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Zero-trust network access (ZTNA): An essential part of SASE

By Chandraduth Bullywon, Senior Technical Product Manager, Cloud and SDWAN Security

A Bell solutions expert helps to facilitate the adoption of ZTNA and SASE for a business.

By Chandraduth Bullywon, Senior Technical Product Manager, Cloud and SDWAN SecurityAs more companies move to the cloud and embrace the hybrid work model, it’s critical that employees have fast, reliable access to internal applications and data, no matter where they are working from. However, this remote access also needs to be extremely secure – especially in today’s hybrid world. 

Historically, remote-access solutions were not designed for continuous, large-scale adoption by teams working from locations across the country or around the world. To protect the security of your remote users, as well as the applications and data they rely on every single day, you need to take a more modern approach. At Bell, we believe that approach should involve zero-trust network access (ZTNA) as part of a secure access service edge (SASE).  

What is ZTNA? 

When we break it down, there are two main elements to the ZTNA concept. First, “zero trust” is a high-level security strategy based on the principal of “never trust, always verify.” It assumes an attacker is always present in your network, so your network is always at risk. It also assumes that nothing from inside your organization – including your users and your assets – should be automatically trusted based solely on their physical or network location.  

The second element of ZTNA is about “network access” – and it’s the framework for actually putting the principles of zero trust into action. With ZTNA, your users are provided with access only to specific internal applications – not the entire network, as can be the case with VPNs – and only for authenticated and authorized users. The access is granted on a least-privileged basis, defined by granular control policies. That means your employees can access only the applications needed to perform their job, nothing more. Micro-segmentation further helps to ensure they can’t move laterally across the network. 

However, there is more to ZTNA than just checking login credentials. The correct context – the user’s identity, the device they’re using, their location, the applications they want to access – must all match if the user is to be authorized. Also, ZTNA continuously validates that the user is authorized, with authentication taking place every day or even every hour, as defined by corporate policies. 

How can businesses benefit from ZTNA? 

ZTNA offers many benefits to Canadian businesses, including:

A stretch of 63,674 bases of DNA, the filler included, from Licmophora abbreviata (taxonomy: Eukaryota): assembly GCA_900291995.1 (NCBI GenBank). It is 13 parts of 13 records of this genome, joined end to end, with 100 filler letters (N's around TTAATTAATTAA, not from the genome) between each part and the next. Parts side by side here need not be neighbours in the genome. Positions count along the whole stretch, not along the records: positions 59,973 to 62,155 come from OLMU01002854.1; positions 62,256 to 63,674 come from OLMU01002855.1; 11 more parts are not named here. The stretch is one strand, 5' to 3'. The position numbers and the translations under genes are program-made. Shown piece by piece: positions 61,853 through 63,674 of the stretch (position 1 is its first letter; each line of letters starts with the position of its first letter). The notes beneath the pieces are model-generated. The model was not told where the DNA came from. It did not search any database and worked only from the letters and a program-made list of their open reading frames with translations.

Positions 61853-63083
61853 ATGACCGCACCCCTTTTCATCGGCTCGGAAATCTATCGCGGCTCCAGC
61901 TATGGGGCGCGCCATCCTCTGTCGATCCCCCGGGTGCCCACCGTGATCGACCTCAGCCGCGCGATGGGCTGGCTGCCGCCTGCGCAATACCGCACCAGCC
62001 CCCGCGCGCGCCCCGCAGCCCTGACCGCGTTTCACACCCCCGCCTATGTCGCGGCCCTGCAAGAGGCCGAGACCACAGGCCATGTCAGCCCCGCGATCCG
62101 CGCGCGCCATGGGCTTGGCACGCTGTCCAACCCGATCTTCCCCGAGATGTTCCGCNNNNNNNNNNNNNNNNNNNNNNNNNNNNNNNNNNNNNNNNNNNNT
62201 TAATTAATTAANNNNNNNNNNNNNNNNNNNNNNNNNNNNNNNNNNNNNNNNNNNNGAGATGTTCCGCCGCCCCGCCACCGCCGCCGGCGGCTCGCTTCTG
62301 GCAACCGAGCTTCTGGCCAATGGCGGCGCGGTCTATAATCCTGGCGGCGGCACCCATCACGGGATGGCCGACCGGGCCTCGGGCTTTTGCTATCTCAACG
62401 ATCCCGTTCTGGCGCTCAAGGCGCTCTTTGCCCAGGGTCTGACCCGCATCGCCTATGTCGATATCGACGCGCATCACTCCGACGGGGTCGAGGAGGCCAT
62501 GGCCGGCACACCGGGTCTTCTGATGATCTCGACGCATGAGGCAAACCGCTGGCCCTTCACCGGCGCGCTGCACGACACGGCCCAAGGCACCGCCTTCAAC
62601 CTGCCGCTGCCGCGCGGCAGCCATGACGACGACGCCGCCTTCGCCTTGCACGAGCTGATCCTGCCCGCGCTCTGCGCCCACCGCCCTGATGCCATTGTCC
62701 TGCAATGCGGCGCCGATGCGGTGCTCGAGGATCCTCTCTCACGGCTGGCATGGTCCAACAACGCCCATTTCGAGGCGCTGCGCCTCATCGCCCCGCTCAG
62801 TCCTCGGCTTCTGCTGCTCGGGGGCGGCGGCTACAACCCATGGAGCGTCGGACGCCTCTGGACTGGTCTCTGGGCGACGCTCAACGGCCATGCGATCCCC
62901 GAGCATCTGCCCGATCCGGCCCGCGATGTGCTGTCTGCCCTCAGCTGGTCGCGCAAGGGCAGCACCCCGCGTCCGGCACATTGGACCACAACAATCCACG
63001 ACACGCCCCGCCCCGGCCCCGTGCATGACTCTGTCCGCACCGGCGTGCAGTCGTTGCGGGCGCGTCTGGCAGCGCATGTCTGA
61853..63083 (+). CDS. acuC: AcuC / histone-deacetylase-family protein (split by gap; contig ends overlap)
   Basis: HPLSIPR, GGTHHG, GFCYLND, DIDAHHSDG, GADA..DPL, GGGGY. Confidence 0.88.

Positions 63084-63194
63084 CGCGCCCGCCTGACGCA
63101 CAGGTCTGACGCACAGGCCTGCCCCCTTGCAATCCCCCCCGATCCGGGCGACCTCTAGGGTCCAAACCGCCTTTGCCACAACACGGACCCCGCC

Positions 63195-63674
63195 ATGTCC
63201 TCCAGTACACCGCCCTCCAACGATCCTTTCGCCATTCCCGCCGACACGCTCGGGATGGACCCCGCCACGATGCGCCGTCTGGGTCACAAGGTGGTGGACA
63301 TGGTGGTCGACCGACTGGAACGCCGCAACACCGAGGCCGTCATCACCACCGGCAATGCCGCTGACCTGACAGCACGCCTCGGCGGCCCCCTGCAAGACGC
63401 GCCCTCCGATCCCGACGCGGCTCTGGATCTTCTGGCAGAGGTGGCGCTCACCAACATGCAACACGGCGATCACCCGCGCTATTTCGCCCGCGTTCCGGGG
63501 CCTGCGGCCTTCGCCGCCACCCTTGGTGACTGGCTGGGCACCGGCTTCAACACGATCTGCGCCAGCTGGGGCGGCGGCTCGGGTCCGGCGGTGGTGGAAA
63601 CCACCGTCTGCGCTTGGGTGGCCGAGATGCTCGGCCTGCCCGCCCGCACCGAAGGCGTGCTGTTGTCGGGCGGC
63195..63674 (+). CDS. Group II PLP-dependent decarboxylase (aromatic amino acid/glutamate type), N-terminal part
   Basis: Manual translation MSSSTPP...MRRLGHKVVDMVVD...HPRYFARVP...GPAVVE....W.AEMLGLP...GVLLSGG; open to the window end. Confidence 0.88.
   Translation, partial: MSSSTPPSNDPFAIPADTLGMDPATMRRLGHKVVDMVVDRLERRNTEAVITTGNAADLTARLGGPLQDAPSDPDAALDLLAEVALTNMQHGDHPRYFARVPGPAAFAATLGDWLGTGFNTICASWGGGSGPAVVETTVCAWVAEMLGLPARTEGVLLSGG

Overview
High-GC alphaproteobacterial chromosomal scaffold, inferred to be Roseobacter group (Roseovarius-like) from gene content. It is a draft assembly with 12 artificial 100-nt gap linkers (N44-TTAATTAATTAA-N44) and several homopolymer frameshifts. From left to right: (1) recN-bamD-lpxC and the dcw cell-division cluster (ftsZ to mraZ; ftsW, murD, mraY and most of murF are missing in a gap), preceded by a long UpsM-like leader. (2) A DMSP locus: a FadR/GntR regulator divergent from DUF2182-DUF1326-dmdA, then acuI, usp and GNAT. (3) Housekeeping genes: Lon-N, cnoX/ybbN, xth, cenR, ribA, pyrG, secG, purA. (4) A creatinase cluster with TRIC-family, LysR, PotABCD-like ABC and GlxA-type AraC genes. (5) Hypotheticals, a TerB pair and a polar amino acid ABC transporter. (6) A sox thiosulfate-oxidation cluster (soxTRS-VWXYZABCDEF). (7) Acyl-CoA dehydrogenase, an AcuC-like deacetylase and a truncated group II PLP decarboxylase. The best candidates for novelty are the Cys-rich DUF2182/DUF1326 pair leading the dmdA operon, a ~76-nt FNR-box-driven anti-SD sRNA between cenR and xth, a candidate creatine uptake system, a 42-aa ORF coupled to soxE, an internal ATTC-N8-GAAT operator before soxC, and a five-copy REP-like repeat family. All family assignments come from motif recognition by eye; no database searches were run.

• Reduced attack surface: ZTNA enables direct, outbound-only connections as well as application segmentation.  This helps reduce the risk of threats to your network by making it invisible to unauthorized users and preventing lateral movement. 

  • Improved efficiency and productivity: ZTNA can be deployed quickly across multiple locations for thousands of users. Additionally, low-latency, direct connections often result in faster access and better performance than VPNs. 

  • Potential lower costs: There’s no need for legacy network appliances (such as firewalls) and less need for in-house IT resources to manage and secure your network.  

  • Greater visibility: Logs provide detailed information on when access policies are activated, as well as how much data your users upload or download when accessing their applications. You can then feed these cloud-based logs into a SIEM/SOAR platform for deeper analysis, revealing potentially abnormal or malicious behaviour.  

ZTNA is a foundational element of SASE 

So how does ZTNA tie into SASE? If you recall from our second blog in this series, the secure service edge (SSE) is the subset of SASE that focuses specifically on cloud security. It’s made up of elements such as secure web gateway (SWG), firewall as a service (FWaaS) and ZTNA.  

The inspection and authentication of traffic associated with ZTNA happens within the SSE. The SSE is what allows your users to access applications, based on your established rules and controls. ZTNA also uses the SSE to apply specific security policies to applications. You can’t have one without the other – in part because the ZTNA is baked into the SASE offering. 

How a managed service provider can help 

One of the biggest challenges of ZTNA is that businesses often lack the in-house skills or resources to implement it effectively. This includes ensuring the right security protocols and policies are considered and implemented consistently every step of the way during the move to the cloud. A managed service provider like Bell can bring the experience and skill set needed to facilitate the adoption of ZTNA and SASE. Our team brings the latest threat intelligence to help develop the most appropriate and up-to-date access policies for your company.  

Visit our Managed Cloud Security Gateway page to find out more about Bell’s SASE solution. Remember, you are not alone on your cloud transformation journey. Book a meeting with me to discuss your security posture.